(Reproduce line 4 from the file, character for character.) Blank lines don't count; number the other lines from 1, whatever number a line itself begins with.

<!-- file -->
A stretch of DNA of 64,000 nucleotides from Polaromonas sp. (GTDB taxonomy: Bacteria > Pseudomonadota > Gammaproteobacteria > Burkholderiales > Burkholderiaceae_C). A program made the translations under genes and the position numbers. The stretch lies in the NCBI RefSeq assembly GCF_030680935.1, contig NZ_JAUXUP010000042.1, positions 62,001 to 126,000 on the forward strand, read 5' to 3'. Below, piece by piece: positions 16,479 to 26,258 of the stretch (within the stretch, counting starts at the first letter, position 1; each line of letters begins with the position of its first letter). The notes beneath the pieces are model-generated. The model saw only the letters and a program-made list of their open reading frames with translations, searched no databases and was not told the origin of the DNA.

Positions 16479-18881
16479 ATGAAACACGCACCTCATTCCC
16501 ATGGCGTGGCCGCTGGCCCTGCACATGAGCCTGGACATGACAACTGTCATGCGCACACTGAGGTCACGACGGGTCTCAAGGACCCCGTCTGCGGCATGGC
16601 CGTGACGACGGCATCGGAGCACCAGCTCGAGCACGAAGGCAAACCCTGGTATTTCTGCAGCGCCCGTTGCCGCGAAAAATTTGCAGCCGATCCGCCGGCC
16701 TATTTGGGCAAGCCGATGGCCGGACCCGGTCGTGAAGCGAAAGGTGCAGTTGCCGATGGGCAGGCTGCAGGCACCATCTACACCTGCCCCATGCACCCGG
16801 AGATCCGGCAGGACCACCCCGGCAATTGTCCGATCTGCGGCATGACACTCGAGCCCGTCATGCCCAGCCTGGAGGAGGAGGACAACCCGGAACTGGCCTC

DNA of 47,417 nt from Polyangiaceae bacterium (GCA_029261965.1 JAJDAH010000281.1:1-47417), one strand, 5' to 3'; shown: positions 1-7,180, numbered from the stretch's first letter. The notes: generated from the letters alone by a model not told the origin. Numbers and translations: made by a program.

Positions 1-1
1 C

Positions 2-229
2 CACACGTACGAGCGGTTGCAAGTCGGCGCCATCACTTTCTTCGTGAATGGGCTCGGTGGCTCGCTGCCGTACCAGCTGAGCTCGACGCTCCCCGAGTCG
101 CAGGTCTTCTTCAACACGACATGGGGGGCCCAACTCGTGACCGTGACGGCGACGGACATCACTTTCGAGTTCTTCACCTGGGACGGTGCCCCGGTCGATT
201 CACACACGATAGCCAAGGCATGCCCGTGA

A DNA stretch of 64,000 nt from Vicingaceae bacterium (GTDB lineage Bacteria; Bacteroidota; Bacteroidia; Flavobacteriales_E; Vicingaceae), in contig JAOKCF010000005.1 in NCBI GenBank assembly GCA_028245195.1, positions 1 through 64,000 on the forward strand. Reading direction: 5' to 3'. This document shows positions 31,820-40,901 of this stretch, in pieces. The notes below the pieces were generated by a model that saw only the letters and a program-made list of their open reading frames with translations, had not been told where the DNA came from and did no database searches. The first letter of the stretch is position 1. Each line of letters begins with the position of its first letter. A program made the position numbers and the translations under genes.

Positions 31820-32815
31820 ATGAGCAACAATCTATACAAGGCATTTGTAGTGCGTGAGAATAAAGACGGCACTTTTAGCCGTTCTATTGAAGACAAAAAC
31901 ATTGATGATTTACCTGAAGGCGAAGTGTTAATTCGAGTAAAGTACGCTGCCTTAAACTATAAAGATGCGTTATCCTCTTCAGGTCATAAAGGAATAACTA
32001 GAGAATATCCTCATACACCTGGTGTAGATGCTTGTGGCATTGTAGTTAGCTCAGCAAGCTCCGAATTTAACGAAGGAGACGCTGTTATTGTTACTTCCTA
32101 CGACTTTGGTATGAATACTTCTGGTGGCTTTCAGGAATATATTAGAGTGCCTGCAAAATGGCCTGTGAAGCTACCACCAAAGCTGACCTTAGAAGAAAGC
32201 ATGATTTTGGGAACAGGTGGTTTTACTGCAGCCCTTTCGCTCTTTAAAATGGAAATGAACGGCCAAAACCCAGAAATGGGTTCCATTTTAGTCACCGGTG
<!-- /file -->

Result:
16501 ATGGCGTGGCCGCTGGCCCTGCACATGAGCCTGGACATGACAACTGTCATGCGCACACTGAGGTCACGACGGGTCTCAAGGACCCCGTCTGCGGCATGGC